The Docker daemon pulled the hello-world image from the Docker Hub.
    The Docker daemon created a new container from that image which runs the executable that produces the output you are currently reading.
    The Docker daemon streamed that output to the Docker client, which sent it to your terminal.

The container cannot tell that it was run by Podman rather than Docker - generally this does not matter. Consequently, you can substitute Podman client for Docker daemon in the above output and have a reasonable summary of the actions taken - in fact Podman uses the Skopeo (container transfer) and Buildah (container build) libraries to implement some functionality. However, the essential difference is that no daemon (service) is in use.

5. Using Podman without Sudo

Display the current (non-root) user ID number (uid) on the host system.

$ id -u $(whoami)

Check Podman rootless configuration is set up properly users.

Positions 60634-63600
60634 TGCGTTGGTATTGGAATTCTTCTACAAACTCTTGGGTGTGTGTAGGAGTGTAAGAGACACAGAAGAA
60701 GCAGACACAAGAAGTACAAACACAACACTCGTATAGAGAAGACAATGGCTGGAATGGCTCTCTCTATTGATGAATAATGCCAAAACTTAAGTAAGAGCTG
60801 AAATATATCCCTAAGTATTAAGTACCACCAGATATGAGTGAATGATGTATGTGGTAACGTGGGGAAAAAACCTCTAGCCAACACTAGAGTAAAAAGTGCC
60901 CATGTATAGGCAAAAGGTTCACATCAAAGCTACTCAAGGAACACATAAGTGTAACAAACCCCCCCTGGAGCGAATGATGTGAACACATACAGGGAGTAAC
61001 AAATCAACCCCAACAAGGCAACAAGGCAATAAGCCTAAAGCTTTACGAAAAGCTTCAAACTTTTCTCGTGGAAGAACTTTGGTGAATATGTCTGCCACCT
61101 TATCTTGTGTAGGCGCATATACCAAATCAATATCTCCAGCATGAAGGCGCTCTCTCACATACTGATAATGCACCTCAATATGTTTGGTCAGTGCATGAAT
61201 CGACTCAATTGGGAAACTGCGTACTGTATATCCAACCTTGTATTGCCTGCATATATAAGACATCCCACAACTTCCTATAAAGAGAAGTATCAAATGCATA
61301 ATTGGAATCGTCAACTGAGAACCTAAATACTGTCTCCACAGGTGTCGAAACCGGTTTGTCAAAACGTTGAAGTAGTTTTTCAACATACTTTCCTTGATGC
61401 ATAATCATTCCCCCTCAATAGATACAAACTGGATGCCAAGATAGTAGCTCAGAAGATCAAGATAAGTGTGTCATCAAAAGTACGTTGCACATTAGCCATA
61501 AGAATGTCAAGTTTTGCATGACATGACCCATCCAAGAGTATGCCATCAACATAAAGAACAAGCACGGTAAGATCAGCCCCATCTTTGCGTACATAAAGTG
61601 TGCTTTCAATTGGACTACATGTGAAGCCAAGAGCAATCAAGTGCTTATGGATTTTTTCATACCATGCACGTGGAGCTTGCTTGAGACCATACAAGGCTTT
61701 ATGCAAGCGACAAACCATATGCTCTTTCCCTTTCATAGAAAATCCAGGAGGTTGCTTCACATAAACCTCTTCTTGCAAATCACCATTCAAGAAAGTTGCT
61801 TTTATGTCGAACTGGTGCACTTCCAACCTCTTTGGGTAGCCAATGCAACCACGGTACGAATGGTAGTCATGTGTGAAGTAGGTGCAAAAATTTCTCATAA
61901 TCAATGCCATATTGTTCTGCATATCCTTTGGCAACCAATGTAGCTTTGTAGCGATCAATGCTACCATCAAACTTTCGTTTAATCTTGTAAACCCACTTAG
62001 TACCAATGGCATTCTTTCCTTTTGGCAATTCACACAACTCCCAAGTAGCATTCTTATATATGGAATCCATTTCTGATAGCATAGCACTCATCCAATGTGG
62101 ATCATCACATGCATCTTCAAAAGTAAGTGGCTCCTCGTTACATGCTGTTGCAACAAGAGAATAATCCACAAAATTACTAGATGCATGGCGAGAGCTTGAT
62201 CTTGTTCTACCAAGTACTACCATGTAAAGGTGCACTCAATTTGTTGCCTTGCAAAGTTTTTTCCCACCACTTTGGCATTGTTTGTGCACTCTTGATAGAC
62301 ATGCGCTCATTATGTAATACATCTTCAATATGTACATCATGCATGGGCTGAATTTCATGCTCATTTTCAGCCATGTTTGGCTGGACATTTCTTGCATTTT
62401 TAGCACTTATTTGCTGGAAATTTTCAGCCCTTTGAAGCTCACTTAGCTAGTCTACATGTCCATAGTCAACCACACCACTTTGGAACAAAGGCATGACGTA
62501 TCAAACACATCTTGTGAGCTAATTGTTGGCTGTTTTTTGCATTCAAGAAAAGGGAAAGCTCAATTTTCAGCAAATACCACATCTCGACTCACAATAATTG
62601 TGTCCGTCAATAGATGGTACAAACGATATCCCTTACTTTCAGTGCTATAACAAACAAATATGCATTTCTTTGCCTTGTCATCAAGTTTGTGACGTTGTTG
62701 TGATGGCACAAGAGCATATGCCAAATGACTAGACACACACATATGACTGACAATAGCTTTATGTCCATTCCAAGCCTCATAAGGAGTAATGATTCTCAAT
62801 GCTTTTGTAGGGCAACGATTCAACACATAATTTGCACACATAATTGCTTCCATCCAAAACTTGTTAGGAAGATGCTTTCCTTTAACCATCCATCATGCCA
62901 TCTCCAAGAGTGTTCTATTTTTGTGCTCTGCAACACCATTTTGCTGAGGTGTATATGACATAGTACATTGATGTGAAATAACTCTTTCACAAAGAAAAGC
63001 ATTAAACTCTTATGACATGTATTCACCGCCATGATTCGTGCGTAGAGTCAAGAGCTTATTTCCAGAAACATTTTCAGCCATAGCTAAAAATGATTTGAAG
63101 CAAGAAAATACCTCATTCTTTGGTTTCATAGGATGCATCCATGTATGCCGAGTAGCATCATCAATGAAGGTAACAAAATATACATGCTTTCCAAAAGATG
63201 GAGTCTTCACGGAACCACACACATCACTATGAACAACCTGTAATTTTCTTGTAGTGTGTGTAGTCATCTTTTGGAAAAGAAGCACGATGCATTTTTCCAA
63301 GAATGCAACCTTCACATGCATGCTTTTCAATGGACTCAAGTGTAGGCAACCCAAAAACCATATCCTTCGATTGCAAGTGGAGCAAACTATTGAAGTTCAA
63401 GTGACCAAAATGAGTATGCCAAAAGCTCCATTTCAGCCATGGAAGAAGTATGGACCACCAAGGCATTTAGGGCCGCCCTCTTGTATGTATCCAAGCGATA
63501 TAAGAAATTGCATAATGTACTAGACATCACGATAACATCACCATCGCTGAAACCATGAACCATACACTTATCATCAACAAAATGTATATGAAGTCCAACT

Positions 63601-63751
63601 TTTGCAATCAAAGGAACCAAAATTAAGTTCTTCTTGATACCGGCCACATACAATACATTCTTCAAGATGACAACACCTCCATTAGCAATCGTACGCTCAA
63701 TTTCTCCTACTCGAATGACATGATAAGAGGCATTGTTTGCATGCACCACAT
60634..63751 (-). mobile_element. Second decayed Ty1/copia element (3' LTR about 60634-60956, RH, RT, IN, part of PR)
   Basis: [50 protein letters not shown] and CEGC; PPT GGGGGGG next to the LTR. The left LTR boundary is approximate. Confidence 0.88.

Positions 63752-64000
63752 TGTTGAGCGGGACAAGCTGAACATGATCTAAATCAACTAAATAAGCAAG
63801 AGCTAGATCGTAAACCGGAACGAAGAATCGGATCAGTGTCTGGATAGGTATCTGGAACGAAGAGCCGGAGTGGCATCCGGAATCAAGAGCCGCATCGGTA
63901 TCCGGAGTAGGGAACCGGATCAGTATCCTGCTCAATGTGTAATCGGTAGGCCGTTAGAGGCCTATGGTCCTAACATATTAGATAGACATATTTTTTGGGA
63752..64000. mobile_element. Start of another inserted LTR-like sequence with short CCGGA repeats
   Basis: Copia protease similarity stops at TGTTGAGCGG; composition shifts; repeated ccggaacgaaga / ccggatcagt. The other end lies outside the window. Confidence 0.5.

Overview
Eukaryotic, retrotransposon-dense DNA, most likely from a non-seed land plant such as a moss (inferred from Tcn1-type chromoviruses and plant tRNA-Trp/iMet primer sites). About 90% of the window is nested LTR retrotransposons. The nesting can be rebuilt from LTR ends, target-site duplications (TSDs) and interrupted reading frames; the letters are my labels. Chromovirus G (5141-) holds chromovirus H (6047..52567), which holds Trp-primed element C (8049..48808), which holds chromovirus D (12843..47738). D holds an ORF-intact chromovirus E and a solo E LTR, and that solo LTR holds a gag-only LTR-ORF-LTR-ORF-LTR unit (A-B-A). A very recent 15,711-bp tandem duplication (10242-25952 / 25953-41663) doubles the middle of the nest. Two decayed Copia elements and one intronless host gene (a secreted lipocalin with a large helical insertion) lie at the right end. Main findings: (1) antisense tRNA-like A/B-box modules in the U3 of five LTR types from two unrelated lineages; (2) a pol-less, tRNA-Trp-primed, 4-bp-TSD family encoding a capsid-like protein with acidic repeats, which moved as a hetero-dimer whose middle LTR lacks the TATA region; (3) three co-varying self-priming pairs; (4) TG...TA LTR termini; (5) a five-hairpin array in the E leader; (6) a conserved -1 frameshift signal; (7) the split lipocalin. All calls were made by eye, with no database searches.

$ podman unshare cat /proc/self/uid_map
     0       1000          1
     1     100000      65536

Then for groups.

$ podman unshare cat /proc/self/gid_map
     0       1000          1
     1     100000      65536

This shows how uids and gids are mapped from the user namespace inside the container to the host uids. Specifically, the uid of 0 inside the container is mapped to the current host system user ID, which is 1000. While uid value 1 inside the container is mapped to uid value 100000 on the host system. So a container uid value 47 would map to a uid value 100046 on the host system.